periodSeconds: It defines the number of seconds after which the Probe will again ping the container to see if it is still alive.
failureThreshold: It signifies the number of times Kubernetes permits a container to fail before restarting it.
In a brief overview, you created a LivenessProbe that uses the httpGet method to check the container. When the container first starts, the Probe will wait five seconds before sending a GET request to localhost:port:path (localhost:8080/path/does/not/exists). If the request is denied, the Probe marks the container as failing and restarts it because the failureThreshold value was 1. The Probe would hold off on sending another GET request for 5 seconds (periodSeconds) if the container hadn’t failed.
To witness Liveness Probe in action you have to create the Pod defined in the above live-pod.yml file. Run the following command to create your Pod.
kubectl create -f live-pod.yml
After running the above command you will see a confirmation output that the pod was created. To check the event in the pod run kubectl describe -f live-pod.yml and scroll down to the Events section, you will find the following output.
You can see in the above output that the Liveness probe tried to send the GET request, which failed so it started the container. Also, note that the kubelet creates the new container from scratch and does not restart the previous one.
Although you tested the containers using the httpGet field in the example above, Liveness Probe offers many additional possibilities, including tcpsocket, exec, and gRPC. Now that you are familiar with the fundamentals of probes, you can change your YAML file to utilize the type of probe that best fits your situation. Let's look at another example utilizing the Liveness probe's exec option. In this case, the container will be assured to not fail when pinged by the Probe, therefore we anticipate that Kubernetes won't need to restart it.
In this example, your container is not restarting because the livenessProbe.exec is passing every time.
Best Practices in using Liveness Probe
When monitoring container health in a production application, probes are crucial since without them Kubernetes is unable to determine whether a container is alive or not. When building Probe in a production app, there are a few things to keep in mind.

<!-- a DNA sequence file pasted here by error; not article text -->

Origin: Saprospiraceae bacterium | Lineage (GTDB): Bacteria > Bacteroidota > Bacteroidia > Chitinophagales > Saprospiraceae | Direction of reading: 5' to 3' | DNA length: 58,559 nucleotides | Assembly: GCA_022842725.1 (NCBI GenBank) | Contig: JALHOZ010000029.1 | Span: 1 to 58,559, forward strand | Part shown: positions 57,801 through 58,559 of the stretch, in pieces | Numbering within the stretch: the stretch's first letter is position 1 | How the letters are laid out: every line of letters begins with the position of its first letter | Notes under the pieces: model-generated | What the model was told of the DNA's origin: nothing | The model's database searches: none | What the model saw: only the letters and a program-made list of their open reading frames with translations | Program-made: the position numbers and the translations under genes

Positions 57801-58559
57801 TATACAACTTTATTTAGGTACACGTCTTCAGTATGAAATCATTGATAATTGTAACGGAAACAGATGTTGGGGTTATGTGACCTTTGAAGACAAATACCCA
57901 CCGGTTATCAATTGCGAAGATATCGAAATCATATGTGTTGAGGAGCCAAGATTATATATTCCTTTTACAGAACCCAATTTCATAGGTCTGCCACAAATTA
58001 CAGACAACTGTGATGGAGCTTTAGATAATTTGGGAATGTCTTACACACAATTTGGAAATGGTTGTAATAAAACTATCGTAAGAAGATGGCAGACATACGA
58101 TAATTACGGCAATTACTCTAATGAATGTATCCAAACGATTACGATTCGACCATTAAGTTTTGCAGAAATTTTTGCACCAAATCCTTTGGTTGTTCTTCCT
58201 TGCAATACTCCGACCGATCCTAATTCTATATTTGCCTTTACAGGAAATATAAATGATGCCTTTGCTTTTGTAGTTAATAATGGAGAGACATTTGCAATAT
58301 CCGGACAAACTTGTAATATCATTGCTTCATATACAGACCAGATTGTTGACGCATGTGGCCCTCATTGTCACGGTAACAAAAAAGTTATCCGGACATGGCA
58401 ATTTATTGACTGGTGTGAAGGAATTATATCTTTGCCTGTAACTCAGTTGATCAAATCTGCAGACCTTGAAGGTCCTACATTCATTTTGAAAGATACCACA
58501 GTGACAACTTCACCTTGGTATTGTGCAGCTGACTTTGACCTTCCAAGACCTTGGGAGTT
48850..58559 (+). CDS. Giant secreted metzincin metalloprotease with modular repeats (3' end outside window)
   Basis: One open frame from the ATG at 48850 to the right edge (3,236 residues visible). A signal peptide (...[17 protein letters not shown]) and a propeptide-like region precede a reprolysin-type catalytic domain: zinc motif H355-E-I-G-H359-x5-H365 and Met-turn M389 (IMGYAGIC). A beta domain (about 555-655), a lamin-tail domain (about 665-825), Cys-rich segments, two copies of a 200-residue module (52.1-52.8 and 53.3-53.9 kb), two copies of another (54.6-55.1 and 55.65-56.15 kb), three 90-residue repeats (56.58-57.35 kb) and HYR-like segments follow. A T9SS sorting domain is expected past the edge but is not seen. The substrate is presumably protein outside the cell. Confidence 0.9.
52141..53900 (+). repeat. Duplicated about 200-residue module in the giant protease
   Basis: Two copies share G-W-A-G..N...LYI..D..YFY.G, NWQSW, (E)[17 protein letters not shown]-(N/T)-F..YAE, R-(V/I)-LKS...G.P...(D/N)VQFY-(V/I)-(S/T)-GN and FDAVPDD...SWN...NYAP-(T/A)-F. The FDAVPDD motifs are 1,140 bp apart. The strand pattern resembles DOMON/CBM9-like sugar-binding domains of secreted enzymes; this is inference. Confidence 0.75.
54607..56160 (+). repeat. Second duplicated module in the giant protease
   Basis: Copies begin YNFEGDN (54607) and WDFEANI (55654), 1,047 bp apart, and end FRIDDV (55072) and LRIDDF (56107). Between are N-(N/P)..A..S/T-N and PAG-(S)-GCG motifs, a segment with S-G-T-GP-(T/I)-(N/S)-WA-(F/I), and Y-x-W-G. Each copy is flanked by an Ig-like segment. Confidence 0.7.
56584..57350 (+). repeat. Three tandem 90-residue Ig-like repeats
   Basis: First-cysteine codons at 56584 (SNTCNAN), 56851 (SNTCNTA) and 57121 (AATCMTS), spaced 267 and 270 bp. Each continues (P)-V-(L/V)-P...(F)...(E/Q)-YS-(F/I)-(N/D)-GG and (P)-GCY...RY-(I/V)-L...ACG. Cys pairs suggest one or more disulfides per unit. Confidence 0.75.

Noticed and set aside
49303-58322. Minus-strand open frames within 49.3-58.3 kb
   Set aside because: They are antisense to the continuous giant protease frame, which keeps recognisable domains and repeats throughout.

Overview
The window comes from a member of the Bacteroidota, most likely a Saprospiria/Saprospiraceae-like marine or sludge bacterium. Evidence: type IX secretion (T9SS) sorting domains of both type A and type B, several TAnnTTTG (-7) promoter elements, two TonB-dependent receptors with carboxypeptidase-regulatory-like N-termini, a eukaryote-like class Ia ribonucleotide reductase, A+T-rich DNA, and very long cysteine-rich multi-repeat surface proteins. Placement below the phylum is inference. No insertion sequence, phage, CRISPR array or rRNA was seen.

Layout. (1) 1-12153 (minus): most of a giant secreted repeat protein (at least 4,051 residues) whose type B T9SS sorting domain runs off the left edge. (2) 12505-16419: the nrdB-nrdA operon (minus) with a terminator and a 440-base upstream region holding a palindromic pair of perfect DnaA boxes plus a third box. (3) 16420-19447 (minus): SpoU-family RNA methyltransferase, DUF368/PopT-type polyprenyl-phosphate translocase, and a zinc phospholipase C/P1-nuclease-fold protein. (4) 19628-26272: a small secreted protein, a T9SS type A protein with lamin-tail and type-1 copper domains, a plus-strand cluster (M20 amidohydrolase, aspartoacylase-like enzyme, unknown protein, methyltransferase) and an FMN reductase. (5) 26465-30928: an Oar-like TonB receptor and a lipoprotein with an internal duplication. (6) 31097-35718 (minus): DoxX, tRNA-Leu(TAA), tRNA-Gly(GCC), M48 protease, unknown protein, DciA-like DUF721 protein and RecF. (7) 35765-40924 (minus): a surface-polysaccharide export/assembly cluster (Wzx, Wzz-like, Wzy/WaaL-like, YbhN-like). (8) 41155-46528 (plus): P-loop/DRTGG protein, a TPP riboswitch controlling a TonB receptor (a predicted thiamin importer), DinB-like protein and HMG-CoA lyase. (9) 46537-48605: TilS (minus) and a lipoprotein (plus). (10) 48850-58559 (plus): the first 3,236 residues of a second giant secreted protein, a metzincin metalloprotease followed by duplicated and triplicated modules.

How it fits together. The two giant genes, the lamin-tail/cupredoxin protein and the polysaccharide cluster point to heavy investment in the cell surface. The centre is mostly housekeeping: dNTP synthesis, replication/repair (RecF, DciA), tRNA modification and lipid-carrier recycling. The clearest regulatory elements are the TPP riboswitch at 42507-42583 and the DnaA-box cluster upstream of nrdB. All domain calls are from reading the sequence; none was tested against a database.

A Probe should be small and light, which means it shouldn't consume a lot of memory. Since a Probe runs for a predetermined amount of time, this is important.
periodSeconds, failureThreshold, and other parameters should be set after clearly analyzing the application. You don’t want a heavy probe to run every five seconds.
Never use Probe for any other repetitive operations involving the container; only use it to determine whether the pod is alive.
Probes should only be used after a complete inspection of the Pod, as not all Pods will require them.
Liveness Probes ensure that your application is always up and running by collaborating with the kubelet in Kubernetes to continuously perform repeating pings to the container. Liveness Probes are crucial to boosting your application's availability. When building Pod, a well-configured Liveness Probe can make a significant difference.
You learned the fundamentals of Kubernetes monitoring in this article, along with how Liveness Probe may be used to implement monitoring. Additionally, you created a pod that practically employs Liveness Probe and other settings in the Probe that you can utilize following the requirements of your application. In this article, you also went through the best practices that should be employed while creating the Pod.
There are still a lot more Liveness Probe options available that you might want to investigate. You can find the internal details of the Liveness Probe using this link.